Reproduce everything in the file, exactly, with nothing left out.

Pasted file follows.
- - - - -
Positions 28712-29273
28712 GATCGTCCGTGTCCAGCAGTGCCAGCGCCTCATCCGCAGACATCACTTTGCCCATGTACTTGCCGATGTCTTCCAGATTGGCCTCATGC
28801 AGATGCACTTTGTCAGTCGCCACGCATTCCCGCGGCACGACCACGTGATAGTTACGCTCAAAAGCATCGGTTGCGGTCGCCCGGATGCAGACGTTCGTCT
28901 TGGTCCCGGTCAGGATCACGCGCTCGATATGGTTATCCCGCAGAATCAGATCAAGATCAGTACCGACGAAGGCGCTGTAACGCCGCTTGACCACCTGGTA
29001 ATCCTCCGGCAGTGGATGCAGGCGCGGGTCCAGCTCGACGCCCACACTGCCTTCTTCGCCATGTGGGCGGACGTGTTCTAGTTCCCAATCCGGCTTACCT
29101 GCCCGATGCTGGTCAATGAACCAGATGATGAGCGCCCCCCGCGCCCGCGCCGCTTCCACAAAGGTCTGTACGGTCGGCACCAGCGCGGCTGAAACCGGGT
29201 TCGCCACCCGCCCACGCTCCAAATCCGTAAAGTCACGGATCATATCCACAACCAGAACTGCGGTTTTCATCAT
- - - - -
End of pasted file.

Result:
Positions 28712-29273
28712 GATCGTCCGTGTCCAGCAGTGCCAGCGCCTCATCCGCAGACATCACTTTGCCCATGTACTTGCCGATGTCTTCCAGATTGGCCTCATGC
28801 AGATGCACTTTGTCAGTCGCCACGCATTCCCGCGGCACGACCACGTGATAGTTACGCTCAAAAGCATCGGTTGCGGTCGCCCGGATGCAGACGTTCGTCT
28901 TGGTCCCGGTCAGGATCACGCGCTCGATATGGTTATCCCGCAGAATCAGATCAAGATCAGTACCGACGAAGGCGCTGTAACGCCGCTTGACCACCTGGTA
29001 ATCCTCCGGCAGTGGATGCAGGCGCGGGTCCAGCTCGACGCCCACACTGCCTTCTTCGCCATGTGGGCGGACGTGTTCTAGTTCCCAATCCGGCTTACCT
29101 GCCCGATGCTGGTCAATGAACCAGATGATGAGCGCCCCCCGCGCCCGCGCCGCTTCCACAAAGGTCTGTACGGTCGGCACCAGCGCGGCTGAAACCGGGT
29201 TCGCCACCCGCCCACGCTCCAAATCCGTAAAGTCACGGATCATATCCACAACCAGAACTGCGGTTTTCATCAT